Ad fraud and viewability. Last year, a wave of endemic bot fraud cheated advertisers of more than $7 billion dollars. Similarly, viewability -- the degree in which an end-user actually sees an ad -- is a growing concern. Google has said that nearly 60% of its ads are not seen. And viewability can vary wildly among individual media sellers.
Measurement miscalculations. Facebook's recent struggles with measurement have only fueled longstanding concerns. It was, in the words of Unilever's chief marketing officer, as if Facebook was being left to "mark their own homework." As a major player in the media-buying supply chain, a miscalculation on Facebook's part has an industry-wide impact on advertiser perceptions, who risk losing faith in campaign value.
Desire for data. According to eMarketer, although data-driven marketing is "virtually universal," more advertisers are relying on third-party data, and they want greater insight into cross-channel/device measurement to understand campaign success. Data access and openness are fundamental in today's landscape. This is why brands are investing more in data collection and analytics. They are eager to have access to more pipes and sources. This desire for greater transparency is partly why Snapchat, which offers very limited data insight, gives some advertisers pause.
Advertisers want and deserve deeper insight into how agency and technology partners are acting on their behalf; they want to know how their money is being spent. Proctor & Gamble, the world's biggest advertiser, recently announced that it will review all media agency contracts this year. P&G's goal: to extract broader transparency and data from what the company has called "murky" agency and publisher relationships. And other advertisers are following P&G's lead.
So, what can the ecosystem do to course-correct? Technology platforms, given our position as both ad-buying and ad-selling facilitators, are particularly well positioned to deliver on increased calls for transparency and accountability. But that requires shifting away from the traditional "walled garden" model of digital advertising and embracing a more open and flexible approach. Here's how.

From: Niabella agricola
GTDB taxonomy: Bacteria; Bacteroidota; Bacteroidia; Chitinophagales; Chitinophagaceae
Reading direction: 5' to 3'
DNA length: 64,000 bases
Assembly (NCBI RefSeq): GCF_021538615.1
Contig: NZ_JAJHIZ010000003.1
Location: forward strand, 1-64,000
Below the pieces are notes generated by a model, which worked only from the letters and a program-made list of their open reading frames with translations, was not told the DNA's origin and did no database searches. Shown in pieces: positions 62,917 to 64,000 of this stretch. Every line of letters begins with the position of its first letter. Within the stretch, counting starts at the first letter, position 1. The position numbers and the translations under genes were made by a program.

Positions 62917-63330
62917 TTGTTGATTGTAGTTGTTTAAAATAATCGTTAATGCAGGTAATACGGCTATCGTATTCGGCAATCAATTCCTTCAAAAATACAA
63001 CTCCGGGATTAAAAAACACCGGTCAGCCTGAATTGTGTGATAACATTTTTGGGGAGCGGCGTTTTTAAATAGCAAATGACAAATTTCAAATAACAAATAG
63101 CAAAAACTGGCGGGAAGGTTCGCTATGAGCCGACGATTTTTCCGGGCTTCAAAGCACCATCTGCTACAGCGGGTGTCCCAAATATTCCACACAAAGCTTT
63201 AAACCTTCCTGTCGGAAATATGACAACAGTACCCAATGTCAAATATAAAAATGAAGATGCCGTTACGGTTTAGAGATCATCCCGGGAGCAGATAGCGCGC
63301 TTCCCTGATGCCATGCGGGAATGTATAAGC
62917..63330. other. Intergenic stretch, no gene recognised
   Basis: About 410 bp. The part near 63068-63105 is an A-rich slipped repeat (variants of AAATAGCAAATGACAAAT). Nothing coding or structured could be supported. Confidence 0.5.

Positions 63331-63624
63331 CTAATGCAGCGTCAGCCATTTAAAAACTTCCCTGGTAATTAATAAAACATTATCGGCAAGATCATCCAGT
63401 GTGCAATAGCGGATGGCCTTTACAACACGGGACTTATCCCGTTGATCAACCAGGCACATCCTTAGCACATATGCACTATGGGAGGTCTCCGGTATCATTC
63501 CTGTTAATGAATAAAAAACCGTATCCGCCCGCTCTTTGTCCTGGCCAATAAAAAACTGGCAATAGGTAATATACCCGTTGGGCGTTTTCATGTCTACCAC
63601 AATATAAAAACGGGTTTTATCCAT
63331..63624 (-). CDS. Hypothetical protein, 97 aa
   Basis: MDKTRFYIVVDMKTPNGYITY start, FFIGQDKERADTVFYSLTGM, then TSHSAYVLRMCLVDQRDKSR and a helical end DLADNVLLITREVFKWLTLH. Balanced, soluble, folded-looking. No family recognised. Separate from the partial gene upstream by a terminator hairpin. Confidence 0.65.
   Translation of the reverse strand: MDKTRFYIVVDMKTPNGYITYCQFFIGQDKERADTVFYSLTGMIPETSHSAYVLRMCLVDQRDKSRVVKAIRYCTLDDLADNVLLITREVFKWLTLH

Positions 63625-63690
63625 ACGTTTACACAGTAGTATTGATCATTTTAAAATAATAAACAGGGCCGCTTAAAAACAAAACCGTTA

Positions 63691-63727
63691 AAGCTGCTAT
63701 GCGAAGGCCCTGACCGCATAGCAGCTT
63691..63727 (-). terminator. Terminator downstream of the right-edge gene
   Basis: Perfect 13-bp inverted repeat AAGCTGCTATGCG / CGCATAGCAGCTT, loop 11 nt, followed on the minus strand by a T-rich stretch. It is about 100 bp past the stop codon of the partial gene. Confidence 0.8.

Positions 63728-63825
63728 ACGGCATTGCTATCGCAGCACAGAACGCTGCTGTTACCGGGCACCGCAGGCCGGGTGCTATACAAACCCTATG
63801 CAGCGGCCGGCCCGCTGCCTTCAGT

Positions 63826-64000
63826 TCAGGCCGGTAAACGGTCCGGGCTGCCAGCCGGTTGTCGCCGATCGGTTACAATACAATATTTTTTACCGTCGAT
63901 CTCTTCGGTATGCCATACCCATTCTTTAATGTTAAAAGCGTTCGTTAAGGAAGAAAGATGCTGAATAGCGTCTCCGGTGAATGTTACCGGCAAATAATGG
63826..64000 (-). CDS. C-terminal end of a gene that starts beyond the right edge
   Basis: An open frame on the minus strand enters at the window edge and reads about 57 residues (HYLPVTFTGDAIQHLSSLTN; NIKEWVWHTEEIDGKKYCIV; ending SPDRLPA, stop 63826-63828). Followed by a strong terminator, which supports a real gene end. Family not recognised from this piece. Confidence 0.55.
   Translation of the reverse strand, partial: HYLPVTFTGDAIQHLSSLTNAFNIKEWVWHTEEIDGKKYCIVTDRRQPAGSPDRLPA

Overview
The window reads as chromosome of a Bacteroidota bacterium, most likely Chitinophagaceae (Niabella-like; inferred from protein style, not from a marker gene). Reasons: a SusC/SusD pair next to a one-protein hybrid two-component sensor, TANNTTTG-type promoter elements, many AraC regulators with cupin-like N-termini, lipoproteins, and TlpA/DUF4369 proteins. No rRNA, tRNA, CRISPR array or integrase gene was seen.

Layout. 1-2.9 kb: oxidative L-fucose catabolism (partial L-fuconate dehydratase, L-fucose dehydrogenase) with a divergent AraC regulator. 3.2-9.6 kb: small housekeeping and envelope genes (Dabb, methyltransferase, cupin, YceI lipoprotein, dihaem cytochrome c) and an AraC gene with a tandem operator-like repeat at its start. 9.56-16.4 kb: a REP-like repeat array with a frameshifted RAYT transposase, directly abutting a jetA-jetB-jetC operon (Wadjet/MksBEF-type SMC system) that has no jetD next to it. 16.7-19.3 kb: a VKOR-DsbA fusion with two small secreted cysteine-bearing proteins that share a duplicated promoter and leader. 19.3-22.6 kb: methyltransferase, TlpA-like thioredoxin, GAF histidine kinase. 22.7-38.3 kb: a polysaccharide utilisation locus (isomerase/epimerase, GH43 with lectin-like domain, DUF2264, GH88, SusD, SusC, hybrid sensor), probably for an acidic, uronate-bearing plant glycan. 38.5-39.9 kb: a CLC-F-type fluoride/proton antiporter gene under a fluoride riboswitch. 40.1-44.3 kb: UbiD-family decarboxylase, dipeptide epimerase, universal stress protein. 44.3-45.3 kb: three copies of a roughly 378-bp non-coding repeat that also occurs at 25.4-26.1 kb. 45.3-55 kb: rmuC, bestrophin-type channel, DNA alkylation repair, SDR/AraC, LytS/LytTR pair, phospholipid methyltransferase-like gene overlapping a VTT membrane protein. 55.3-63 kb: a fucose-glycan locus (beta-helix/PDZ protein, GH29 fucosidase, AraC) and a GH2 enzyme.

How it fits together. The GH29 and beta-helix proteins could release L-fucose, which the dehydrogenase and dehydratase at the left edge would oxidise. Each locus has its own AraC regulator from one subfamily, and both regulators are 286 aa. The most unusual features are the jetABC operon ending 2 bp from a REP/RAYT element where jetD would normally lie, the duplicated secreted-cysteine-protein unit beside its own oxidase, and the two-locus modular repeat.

Build open technology. Open technology will unlock greater transparency in the advertising ecosystem. According to Gartner, there are more than 2,000 "significant" platforms in the ad tech landscape. Even with consolidation, successful technology services on both the buy and sell-side need to be vendor and media-agnostic. They must be designed to be open and flexible -- capable of integrating with hundreds of popular third-party services and sources that fit into the larger advertising supply chain. The desire to be a "walled garden" will, of course, continue to exist. But the problem for advertisers is that walled gardens allow their partners to "grade their own homework," often obfuscating ROI and data.
Embrace third-party verification. Third-party verification is quickly becoming standard protocol in digital advertising, and technology platforms need to proactively embrace this shift as the cost of doing business. A survey by the Association of Advertisers, for instance, revealed that 97% of advertisers want independent measurement of their media buys from third-party companies like Moat, DoubleVerify and ComScore. Advertisers are now choosing who they work with, based on whether or not they will allow independent verification. This matters not just for viewability and ad fraud, but also for general attribution and campaign success. For years, Facebook has slow-walked these demands. But that changed in 2016, with Facebook's well-publicized ad measurement woes and its recent announcement that it will be audited by the Media Rating Council to verify ad measurement accuracy.
Be transparent (Duh). Programmatic ad tech has quickly become the backbone of internet advertising. Per eMarketer, programmatic ad spend in the U.S. alone has grown more than 72% over the last three-year period. For advertisers, automated buys versus direct sales has allowed for smarter, more efficient data-driven transactions. However, even with its considerable benefits, many advertisers continue to cite transparency challenges across programmatic environments. With programmatic technology so deeply embedded in the ad supply chain, vendors offering solutions need to ensure "well-lit" auctions for their customers. This means delivering greater transparency across the programmatic lifecycle -- being upfront about demand sources, fees, CPMs, bids and attribution. As programmatic technology becomes table stakes, vendors can dramatically influence and raise the degree of transparency and accountability across the overall ecosystem.
The industry's cautious trust has always been fragile, but the crisis of confidence will only generate a new era of transparent and accountable digital advertising, with vendors leading the charge. While the "black box" era is dying, the future is bright.